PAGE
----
4)  Classified or National Security information: This type of data considers national security and required additional safeguards. This kind of data cloud is a move to the cloud and including a private cloud option. Lastly, this type of data must reside only on-premise of the public institutions or in a cloud with the territorial of the country.

There are many part of the policy that we decided not to review because is basically definition, cloud requirement and others that are based on resource which is generally available on the internet such as the different service and deployment models of cloud, Vendor lock-in, Cloud certifications, cloud migrations and SLA s that can be found on the internet.  


The goal of the policy is not detail enough to provide help to SME and it needs to be the focus, and this will help the public to follow. With the look of the policy goal, many of the investments will be swimming to the international cloud service provider (CSP) and businesses. Also, the objective does not show any focus of the policy either targeting the government or the SMEs. This is not to demystify the improvement and the mind behind the policy. However, the National Information Technology Development Agency (NITDA) can do more by focusing on the government like other countries and when the government gets it right and the business will follow.   

The policy is not complete, it does not indicate the type of cloud model that need to be adopted, the process around it and the lack of focus makes it look just like a thesis or a report on cloud computing for Nigeria. Different cloud policies around the world made this known by providing the choice that was made by the government. For example, the UK cloud-first policy indicates that public cloud computing should be use and not any other cloud for the purpose that is the government thinks is right. However, The detail in the Saudi Arabia cloud policy in an example to such a policy that a latecomer needs to implement after studying the different types, models, innovations and experience.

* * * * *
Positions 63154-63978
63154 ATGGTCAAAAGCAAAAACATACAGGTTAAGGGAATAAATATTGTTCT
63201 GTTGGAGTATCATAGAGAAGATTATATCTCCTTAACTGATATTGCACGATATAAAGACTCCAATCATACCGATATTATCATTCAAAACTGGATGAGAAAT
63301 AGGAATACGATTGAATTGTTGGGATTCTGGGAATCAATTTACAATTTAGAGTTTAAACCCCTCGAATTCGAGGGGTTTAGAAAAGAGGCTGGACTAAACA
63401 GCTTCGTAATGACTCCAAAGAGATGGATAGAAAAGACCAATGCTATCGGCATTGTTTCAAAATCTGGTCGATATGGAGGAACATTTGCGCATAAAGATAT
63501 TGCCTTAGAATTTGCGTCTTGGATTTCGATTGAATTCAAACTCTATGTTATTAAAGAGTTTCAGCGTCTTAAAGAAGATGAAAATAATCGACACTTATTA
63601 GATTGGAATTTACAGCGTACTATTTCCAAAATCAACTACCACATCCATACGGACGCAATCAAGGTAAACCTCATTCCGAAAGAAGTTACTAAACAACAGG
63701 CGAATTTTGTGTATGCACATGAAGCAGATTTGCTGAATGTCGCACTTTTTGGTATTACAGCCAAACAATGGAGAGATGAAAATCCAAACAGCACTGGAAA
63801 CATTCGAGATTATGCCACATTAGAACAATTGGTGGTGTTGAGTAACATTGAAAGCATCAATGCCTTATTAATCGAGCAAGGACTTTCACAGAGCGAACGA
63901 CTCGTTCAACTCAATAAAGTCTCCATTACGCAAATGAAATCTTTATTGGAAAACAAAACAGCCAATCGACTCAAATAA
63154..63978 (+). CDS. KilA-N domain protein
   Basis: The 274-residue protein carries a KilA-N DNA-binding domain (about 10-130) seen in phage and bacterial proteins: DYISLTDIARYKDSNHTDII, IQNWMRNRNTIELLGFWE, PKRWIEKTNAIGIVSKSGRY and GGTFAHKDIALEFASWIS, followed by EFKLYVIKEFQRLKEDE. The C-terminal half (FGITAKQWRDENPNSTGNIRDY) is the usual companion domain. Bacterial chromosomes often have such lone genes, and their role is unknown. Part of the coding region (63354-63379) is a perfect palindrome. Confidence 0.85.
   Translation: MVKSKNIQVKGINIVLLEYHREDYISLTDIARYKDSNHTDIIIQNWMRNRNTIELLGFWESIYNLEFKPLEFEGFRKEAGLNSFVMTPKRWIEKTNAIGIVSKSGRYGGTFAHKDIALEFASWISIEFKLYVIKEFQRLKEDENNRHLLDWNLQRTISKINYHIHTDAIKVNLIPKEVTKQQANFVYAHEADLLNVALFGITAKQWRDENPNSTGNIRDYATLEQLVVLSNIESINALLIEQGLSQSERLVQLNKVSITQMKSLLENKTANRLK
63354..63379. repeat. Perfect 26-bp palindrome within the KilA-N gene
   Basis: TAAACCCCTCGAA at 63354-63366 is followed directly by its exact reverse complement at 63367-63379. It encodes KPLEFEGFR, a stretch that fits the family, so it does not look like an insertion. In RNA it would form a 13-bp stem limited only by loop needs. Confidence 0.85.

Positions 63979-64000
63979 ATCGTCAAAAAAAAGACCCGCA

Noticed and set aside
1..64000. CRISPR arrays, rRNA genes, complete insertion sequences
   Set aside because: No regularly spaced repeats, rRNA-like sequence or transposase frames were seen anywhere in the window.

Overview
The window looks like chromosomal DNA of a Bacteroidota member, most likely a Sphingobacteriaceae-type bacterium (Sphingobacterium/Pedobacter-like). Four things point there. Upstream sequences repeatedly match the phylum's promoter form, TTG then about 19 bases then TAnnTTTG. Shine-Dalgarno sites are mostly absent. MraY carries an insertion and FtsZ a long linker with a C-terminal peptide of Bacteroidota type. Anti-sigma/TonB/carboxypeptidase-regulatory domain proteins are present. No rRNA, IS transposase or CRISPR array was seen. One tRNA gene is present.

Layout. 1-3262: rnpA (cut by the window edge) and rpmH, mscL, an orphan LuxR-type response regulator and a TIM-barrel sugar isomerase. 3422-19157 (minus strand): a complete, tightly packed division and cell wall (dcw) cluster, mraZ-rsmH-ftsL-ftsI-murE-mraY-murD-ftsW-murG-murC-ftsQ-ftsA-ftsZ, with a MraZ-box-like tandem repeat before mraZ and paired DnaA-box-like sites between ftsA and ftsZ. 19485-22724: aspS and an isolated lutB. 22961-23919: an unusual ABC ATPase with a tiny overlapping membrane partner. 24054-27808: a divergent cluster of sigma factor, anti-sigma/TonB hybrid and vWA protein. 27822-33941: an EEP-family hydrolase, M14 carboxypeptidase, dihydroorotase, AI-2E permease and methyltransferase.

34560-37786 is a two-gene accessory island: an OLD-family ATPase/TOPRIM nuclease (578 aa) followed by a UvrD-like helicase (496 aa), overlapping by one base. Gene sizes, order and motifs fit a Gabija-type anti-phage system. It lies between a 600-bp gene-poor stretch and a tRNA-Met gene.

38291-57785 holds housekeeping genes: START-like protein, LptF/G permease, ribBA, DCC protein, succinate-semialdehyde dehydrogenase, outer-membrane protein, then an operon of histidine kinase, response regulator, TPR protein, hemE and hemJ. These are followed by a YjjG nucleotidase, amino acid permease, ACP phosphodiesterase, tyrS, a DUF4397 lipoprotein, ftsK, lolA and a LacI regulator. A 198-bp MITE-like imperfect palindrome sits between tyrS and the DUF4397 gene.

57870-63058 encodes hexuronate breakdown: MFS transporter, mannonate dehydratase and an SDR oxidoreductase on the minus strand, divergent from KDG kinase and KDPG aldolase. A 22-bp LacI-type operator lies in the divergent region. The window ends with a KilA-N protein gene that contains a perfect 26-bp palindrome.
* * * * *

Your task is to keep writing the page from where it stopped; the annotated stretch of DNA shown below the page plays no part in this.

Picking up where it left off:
This is a sample of the content of the Cloud policy

Lastly, if the government show interest in Government-cloud and private-cloud computing there will be more information technology investment and more jobs will be created. This will also bring innovative and creative ideas and technology.

This procurement part of the policy already indicate that the public cloud computing is what will be adopted most based on the emphasis that was given to the phrase “Pay-as-you-go” basis and structure which is hard to achieve or not needed in a private cloud or communality cloud computing which supposed to be the best interest of any government cloud computing initiative. For example, The USA Ministry of Defence cloud, KSA’s national information center (Saudi Arabia government cloud), Singapore’s Gov-cloud.

The policy is late and not up to the stand of what was expected at this stage of cloud computing implementation and innovation around it. Nigeria should have followed the trend of Telecommunication adoption (mobile phone and 3G) which Nigeria has the same scenario of joining the wagon very late and quickly adopt the best solution for the Country and this made many countries in the world talk about the mobile technology in Nigeria.